With so many mouth-watering dishes to sample in Mexico City, it’s essential to plan your three-square-meals a day carefully. Gilman shared his local knowledge with us to help build a well-rounded gastronomical itinerary for anyone considering a foodie break in the city.
Must-try traditional dishes in Mexico City
Many of Mexico City’s best eats can be found at the many street food vendors, markets, and small family-owned “fondas” (bistros) dotted throughout the city. Spend a few days hunting down Nicholas Gilman’s must-try traditional dishes in Mexico City, while enjoying the incredible architecture, bustling street activity, and fascinating history of some of the city’s most famous neighborhoods.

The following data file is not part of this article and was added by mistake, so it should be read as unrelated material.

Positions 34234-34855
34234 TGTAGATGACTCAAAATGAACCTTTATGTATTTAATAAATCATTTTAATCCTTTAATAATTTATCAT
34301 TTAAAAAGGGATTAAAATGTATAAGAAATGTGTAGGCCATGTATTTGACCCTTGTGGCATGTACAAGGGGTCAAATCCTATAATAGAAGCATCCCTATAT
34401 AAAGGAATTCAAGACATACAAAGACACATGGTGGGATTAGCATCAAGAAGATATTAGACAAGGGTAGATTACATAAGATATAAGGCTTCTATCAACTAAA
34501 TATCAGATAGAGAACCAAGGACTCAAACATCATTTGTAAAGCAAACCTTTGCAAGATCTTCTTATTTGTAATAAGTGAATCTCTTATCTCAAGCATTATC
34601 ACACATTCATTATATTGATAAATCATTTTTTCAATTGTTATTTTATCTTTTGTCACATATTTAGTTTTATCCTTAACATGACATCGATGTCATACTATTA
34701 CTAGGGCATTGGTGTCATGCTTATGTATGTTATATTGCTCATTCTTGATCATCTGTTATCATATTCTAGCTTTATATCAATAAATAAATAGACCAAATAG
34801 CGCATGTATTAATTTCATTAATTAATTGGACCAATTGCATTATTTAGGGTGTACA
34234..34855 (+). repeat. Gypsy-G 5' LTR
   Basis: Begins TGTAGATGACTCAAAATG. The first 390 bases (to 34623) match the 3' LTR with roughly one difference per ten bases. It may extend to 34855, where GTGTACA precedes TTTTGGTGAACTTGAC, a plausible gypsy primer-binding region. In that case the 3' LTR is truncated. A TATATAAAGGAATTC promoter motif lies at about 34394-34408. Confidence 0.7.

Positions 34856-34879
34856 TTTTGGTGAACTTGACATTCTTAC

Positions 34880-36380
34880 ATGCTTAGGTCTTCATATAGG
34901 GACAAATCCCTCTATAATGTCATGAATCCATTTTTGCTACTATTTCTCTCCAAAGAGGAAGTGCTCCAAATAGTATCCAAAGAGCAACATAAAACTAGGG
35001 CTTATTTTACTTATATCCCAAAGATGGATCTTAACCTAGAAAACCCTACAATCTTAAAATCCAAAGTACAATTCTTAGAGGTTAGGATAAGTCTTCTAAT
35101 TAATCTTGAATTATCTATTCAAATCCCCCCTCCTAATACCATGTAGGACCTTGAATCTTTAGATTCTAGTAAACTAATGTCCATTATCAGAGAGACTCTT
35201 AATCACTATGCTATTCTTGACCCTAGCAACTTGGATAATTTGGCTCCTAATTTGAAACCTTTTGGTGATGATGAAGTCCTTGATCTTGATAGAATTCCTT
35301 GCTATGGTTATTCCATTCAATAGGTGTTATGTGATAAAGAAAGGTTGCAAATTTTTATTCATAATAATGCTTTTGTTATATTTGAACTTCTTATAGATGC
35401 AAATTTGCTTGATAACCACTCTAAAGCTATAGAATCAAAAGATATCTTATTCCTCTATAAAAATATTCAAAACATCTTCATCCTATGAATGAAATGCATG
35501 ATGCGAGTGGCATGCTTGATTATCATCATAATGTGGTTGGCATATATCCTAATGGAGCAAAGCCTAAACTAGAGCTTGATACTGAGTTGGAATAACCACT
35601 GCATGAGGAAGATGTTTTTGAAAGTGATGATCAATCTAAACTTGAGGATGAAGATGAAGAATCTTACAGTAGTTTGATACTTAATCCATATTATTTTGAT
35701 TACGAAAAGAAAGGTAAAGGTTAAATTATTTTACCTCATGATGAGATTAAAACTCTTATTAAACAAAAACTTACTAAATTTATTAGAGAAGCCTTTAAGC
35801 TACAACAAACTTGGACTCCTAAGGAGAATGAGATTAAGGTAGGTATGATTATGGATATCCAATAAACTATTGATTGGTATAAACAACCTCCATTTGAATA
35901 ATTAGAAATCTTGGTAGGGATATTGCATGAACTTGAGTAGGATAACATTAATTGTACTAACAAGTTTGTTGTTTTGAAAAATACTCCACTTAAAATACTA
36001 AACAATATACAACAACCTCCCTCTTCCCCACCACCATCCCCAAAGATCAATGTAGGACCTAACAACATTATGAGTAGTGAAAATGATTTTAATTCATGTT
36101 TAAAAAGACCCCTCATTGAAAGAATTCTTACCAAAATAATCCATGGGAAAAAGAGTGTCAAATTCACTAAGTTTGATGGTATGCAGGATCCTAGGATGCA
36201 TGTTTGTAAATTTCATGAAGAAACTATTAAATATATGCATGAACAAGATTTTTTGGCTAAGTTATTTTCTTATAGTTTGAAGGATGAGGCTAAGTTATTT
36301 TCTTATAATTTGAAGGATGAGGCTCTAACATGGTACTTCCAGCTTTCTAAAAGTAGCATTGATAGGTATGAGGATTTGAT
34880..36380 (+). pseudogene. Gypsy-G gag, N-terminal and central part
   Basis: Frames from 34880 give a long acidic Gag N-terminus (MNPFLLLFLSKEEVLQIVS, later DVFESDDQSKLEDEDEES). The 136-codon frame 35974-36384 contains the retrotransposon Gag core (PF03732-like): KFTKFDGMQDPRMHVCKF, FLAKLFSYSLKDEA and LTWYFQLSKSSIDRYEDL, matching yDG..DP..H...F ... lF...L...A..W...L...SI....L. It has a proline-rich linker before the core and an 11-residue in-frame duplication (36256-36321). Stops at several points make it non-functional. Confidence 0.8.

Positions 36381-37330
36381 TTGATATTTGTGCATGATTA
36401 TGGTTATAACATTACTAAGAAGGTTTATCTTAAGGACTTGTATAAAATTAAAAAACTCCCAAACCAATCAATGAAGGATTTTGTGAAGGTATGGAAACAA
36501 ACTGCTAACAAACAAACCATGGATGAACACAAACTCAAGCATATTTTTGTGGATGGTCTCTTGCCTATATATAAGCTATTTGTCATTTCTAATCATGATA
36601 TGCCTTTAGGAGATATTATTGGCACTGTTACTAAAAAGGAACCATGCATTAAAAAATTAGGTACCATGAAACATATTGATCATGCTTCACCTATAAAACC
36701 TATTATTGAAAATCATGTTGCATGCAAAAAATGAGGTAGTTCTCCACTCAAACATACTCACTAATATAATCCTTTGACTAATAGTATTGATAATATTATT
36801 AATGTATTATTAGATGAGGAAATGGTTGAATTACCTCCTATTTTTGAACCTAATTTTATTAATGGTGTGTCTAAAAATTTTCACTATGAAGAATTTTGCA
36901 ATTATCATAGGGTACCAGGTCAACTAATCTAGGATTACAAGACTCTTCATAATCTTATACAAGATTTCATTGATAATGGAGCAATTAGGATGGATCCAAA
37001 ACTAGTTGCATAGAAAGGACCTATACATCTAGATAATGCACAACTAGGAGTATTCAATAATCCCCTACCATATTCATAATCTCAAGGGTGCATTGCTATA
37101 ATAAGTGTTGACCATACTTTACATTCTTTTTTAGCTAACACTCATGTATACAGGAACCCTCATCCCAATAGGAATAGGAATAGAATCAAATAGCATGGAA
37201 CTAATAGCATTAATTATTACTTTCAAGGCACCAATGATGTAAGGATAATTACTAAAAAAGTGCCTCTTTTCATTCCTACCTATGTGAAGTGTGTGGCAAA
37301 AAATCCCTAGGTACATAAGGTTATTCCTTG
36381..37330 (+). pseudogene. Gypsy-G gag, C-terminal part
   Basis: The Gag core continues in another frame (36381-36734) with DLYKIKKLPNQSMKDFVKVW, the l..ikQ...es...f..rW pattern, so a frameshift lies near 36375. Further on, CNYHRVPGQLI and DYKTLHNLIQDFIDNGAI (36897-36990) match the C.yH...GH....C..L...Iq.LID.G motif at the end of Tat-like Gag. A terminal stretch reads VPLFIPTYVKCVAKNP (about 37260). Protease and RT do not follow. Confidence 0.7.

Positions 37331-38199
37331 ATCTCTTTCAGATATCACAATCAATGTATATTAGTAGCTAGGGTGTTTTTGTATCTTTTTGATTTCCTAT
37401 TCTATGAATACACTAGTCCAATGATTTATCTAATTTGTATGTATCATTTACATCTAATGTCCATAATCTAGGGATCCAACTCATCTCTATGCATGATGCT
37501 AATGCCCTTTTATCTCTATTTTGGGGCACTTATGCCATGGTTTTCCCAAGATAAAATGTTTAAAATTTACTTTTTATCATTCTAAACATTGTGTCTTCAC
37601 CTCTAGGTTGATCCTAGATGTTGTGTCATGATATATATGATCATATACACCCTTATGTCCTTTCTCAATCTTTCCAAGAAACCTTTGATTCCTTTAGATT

Tacos al pastor
“One of Mexico’s iconic dishes, the taco al pastor, is the product of the fusion of cuisines,” Gilman said.
“The story goes that Lebanese immigrants brought their shawarma, a Middle Eastern method of cooking seasoned lamb on an upright spit, serving them as “tacos árabes”. Lamb was first used in the tacos, but because pork is the preferred – and cheaper – meat in Mexico, it was substituted, and condiments (including chilies and pineapple) were added to suit local tastes.”
Where to find it: You can find tacos al pastor on almost every street corner, as it’s a fast, affordable, and convenient staple dish of the Mexican working class. Quality can vary widely, so we suggest heading to El Vilisto in Narvarte or El Huequito in Colonia Del Valle.
“The torta, Mexico’s version of the sandwich, is the quintessential “comida capitalina” – fast food that is both European and truly Mexican,” Gilman said.